Sen. Joey Hensley has introduced a bill that prohibits public institutions of higher education from disciplining or discriminating against a student in a counseling, social work, or psychology program because the student refuses to counsel or serve a client as to goals, outcomes, or behaviors that conflict with a sincerely held religious belief of the student, if the student refers the client to a counselor who will provide the counseling or services. - Amends TCA Title 4 and Title 49.
Basically this bill would allow students in certain programs to claim a religious exemption from helping certain people. The cases from other states that are cited in support of the bill typically involve clients from the gay, lesbian, bisexual, and transgender community. The law would allow students who are going into counseling professions to discriminate against such clients on the basis of religion.
The bill would have an impact on people who need counseling or assistance and it would harm the accreditation of the programs at our public universities.
I am writing to ask you to vote NO on SB514, which would allow students in counseling, psychology, or social work programs in our public universities to opt out of serving people if they claim a religious objection.
In The Tennessean this week, the head of David Lipscomb University's counseling program indicated the bill is a bad idea: "Jake Morris, director of the graduate program in counseling at Lipscomb University, said students need to be able to treat a wide range of clients, not just those who share their religious values.
'I want my students to be able to help anyone who walks in their door,' he said. For example, if a student thinks divorce is sinful, that student still needs to know how to treat clients who have gone through a divorce.'
Students, Morris said, should be exposed to a wide range of clients while in training. That will help them become competent professionals."
I am concerned about the impact this would have on people being served. As experts from our public university psychology, counseling, and social work programs testified last week, making a referral is not a benign event. It can have a negative impact on the client and should be a last resort. We need to consider what impact it would have on the client if he or she learned that the referral was made because of a counselor's religious objection.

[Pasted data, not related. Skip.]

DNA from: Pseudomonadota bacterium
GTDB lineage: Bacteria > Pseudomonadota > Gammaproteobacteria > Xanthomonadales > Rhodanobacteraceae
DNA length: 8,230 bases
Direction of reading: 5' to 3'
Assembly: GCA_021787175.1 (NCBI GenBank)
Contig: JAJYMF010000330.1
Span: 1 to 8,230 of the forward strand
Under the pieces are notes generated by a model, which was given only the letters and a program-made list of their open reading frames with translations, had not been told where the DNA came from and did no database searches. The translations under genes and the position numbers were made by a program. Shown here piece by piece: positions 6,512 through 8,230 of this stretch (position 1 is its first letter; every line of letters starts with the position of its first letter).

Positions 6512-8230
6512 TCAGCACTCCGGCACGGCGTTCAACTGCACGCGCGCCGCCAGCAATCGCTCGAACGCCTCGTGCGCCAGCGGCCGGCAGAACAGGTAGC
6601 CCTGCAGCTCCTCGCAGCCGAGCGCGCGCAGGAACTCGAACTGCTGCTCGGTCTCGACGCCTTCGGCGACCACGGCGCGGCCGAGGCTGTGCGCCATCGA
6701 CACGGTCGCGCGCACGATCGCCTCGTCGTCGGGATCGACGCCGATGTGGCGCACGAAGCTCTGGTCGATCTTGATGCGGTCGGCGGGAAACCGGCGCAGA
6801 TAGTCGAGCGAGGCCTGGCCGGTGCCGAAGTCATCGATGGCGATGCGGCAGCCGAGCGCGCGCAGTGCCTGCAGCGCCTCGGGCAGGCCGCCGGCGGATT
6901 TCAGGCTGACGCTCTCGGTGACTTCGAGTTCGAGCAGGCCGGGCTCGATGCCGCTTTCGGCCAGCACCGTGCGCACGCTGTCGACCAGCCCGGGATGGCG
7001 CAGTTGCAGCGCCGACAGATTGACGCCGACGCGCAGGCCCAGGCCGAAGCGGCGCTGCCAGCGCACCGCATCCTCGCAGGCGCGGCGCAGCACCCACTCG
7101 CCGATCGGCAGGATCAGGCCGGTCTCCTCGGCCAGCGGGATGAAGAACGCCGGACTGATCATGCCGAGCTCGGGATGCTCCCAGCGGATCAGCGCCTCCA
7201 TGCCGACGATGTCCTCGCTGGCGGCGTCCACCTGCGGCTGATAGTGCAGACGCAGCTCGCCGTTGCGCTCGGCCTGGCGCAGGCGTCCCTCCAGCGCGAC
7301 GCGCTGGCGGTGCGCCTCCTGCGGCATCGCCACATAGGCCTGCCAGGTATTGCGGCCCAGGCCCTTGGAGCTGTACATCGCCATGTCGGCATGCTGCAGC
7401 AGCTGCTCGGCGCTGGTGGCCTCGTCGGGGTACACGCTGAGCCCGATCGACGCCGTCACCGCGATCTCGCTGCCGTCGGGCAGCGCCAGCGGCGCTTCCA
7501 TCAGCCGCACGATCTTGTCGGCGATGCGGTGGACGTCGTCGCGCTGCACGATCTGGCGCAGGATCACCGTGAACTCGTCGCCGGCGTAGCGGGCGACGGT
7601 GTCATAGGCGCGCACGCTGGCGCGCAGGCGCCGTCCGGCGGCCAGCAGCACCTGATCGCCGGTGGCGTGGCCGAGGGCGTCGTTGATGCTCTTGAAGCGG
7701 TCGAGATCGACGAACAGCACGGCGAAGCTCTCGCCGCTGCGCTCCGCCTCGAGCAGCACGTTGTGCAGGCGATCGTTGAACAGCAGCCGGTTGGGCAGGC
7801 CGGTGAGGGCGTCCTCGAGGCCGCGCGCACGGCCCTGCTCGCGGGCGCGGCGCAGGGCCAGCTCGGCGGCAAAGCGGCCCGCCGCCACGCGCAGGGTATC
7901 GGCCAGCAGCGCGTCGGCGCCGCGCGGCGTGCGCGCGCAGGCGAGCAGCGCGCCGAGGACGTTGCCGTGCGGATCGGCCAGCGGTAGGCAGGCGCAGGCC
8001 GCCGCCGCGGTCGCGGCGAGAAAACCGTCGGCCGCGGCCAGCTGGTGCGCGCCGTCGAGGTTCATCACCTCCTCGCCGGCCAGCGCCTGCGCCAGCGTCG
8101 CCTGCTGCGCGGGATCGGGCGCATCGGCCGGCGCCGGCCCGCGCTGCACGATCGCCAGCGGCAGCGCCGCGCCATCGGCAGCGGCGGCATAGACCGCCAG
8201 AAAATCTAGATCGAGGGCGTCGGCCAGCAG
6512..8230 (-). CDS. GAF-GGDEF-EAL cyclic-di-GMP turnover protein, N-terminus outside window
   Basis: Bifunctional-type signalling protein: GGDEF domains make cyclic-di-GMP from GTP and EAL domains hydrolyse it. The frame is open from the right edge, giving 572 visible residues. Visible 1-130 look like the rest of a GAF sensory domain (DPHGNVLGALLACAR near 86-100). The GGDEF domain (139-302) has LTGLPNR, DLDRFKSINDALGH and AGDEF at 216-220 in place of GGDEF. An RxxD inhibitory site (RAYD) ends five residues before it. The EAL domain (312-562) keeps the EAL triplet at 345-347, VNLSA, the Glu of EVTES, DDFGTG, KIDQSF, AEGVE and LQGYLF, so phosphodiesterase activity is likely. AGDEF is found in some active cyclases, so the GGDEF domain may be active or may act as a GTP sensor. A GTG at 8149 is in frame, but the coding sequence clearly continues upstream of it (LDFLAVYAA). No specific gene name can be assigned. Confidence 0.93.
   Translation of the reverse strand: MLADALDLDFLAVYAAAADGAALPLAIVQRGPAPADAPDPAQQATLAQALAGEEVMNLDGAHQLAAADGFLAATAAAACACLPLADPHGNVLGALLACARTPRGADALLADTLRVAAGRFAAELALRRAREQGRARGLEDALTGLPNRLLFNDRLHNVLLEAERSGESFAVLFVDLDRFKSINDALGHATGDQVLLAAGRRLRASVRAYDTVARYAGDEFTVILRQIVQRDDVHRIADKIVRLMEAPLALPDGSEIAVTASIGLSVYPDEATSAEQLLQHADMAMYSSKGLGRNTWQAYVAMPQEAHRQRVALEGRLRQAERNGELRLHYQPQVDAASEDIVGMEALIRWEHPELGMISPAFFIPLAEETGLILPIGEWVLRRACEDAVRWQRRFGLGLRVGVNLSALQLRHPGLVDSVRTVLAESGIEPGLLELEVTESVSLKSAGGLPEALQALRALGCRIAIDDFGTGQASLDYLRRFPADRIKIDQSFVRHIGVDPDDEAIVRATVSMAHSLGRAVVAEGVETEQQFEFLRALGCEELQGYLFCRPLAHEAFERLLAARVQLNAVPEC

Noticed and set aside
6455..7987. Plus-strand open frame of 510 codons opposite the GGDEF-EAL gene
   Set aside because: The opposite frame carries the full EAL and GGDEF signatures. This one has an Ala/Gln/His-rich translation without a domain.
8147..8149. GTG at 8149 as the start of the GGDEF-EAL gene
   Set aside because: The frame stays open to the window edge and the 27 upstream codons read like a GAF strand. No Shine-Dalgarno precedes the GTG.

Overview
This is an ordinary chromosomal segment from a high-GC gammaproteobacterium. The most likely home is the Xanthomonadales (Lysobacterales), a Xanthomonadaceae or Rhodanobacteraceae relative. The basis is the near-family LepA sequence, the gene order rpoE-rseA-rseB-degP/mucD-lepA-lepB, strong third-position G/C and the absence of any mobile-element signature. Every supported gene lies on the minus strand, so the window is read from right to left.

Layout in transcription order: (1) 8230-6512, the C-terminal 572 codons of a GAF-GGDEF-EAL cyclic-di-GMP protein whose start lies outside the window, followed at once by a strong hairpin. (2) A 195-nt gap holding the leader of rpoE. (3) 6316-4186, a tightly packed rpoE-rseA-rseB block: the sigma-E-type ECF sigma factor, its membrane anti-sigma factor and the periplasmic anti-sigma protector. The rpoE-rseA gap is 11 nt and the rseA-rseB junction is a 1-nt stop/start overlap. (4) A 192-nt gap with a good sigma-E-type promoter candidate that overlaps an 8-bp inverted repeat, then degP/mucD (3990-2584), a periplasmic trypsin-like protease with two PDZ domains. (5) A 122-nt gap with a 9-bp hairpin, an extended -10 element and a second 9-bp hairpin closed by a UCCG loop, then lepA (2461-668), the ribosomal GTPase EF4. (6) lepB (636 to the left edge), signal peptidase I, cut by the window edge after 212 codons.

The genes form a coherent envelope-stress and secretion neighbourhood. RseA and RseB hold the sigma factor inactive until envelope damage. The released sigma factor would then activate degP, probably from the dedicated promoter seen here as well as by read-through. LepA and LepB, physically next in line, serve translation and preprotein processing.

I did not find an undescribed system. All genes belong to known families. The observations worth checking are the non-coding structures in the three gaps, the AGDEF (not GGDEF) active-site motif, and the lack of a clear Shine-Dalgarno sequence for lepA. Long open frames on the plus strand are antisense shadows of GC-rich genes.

Allowing students to opt out of serving a whole group of people because of a personal objection is not a lesson we should teach students going into counseling, psychology, or social work. If anything, their faith should be a motivation to help people, not decide who is deserving of help. The American Association of Christian Counselors Code of Ethics, for example, states: "Therefore, regardless of how we respond to and challenge harmful attitudes and actions, Christian counselors will express a loving care to any client, service-inquiring person, or anyone encountered in the course of practice or ministry, without regard to race, ethnicity, gender, sexual behavior or orientation, socio-economic status, education, denomination, belief system, values, or political affiliation. God’s love is unconditional and, at this level of concern, so must that of the Christian counselor."
I am also concerned about the impact this law might have on the accreditation of the programs at our universities. This issue should be carefully assessed before any action is taken on the bill. It was discussed in the Senate Education Committee, but there was no definitive answer. We certainly don't want to decrease the value of the degrees that we award in these fields. The bill seems to be an usual effort at micromanaging the curriculum and practices of a program. We have channels in our universities through their governance structures for addressing these issues if they arise in Tennessee.
Thank you for considering my views as you weigh your position on this bill.